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I believe the role of a teacher is to impart knowledge, to be an excellent role model, to be an active participant in their students’ academic endeavors, to ever expand their own education and passion for teaching, and to be an active member of their community

Clarissa Toupin
2013 Fellow

Clarissa Toupin

2013 Fellow

Clarissa is passionate about history and human evolution—both behavioral and physical. While studying anthropology at Arizona State University (ASU), she worked as a teaching assistant in undergraduate science and high school special education classes. Possessing strong communication skills and a love for working with teenagers, Clarissa enjoyed working in this capacity.

Her undergraduate studies were enriched through three additional experiences: interning as a forensic anthropologist at the Maricopa Forensic Science Center, working as a bioarchaeologist in Sudan and working as an archeologist in South Africa. Through her time at the Maricopa Forensic Science Center, Clarissa was able to leverage her knowledge of human biology in a meaningful, hands-on way, while contributing to the public good. The latter experiences renewed her passion for teaching, and allowed her to gain an appreciation for very different cultures.

By this point in her career, she was acutely aware of the lack of females working in the discipline, as well as the alarmingly low number of general education students planning to attend college. To begin making an impact on a grassroots level, she designed a series of lectures entitled “College is Cool.” Delivered in a high school where she worked and at another local school, she talked to all students, but specifically targeted girls. Clarissa discussed how college can be accessible, fun, and rewarding. She emphasized the sciences by showcasing interesting photographs from the forensic lab and her travels in Africa.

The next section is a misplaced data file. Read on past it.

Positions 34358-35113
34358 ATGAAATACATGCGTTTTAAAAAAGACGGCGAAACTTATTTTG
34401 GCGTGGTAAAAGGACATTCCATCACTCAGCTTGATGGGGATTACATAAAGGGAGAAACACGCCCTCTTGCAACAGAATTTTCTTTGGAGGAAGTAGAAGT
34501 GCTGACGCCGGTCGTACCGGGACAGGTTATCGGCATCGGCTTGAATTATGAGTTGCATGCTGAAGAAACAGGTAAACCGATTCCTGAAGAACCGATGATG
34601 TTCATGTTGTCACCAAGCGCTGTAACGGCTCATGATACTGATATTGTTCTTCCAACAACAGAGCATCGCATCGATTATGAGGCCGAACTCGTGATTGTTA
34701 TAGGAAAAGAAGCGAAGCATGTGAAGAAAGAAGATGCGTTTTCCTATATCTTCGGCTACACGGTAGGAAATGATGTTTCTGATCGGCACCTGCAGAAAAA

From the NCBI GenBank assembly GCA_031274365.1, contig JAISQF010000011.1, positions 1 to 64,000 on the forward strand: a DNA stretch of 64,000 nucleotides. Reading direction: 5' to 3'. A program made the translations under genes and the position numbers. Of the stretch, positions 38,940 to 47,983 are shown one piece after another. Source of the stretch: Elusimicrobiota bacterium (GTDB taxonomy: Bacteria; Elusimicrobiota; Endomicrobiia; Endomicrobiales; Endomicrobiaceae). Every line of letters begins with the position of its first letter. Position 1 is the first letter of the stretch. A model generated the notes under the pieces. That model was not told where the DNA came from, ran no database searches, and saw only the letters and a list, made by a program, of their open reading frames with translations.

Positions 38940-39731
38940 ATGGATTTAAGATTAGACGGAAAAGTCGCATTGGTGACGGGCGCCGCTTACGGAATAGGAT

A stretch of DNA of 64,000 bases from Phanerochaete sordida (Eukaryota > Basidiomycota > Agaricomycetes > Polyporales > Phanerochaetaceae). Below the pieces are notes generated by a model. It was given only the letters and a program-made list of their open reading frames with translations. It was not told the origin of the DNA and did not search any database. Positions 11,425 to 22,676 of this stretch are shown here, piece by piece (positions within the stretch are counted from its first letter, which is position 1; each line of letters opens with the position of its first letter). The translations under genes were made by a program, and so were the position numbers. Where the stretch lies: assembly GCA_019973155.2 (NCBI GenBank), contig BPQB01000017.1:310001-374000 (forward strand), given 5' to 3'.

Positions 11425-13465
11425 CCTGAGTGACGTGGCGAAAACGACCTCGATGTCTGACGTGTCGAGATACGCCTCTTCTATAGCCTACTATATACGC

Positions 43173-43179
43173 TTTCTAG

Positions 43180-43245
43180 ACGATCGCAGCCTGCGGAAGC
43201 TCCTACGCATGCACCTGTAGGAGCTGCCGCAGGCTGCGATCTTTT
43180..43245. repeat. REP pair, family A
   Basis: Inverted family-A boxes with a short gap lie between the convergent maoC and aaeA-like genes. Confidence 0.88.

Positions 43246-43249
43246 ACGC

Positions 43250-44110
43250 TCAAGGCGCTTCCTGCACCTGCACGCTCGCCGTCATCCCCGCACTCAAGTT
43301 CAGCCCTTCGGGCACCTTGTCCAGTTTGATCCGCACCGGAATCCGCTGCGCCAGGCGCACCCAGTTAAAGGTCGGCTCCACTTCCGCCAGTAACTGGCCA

Clarissa holds a master of arts in biological anthropology from the University of Alaska Fairbanks (UAF). As a student at UAF, she traveled to London and Iceland for bioarchaeological research. Although she enjoyed conducting research, she decided to become a high school biology teacher instead of pursuing a doctoral degree. Through the teaching profession, she aims to make a difference in the lives of her students, and to impact “the school, the district, the community and the very policies driving science education in our states and in our nation.”

In the fall of 2013, Clarissa will begin the master of education program at ASU. She hopes to teach in an inner-city school or at an advanced college preparatory school after finishing her studies.

Aside from her interest in science and teaching, she enjoys traveling and partaking in unusual adventures, including shark cage diving and exploring the Alaskan Arctic. Most important, she loves spending time with her husband and their infant son.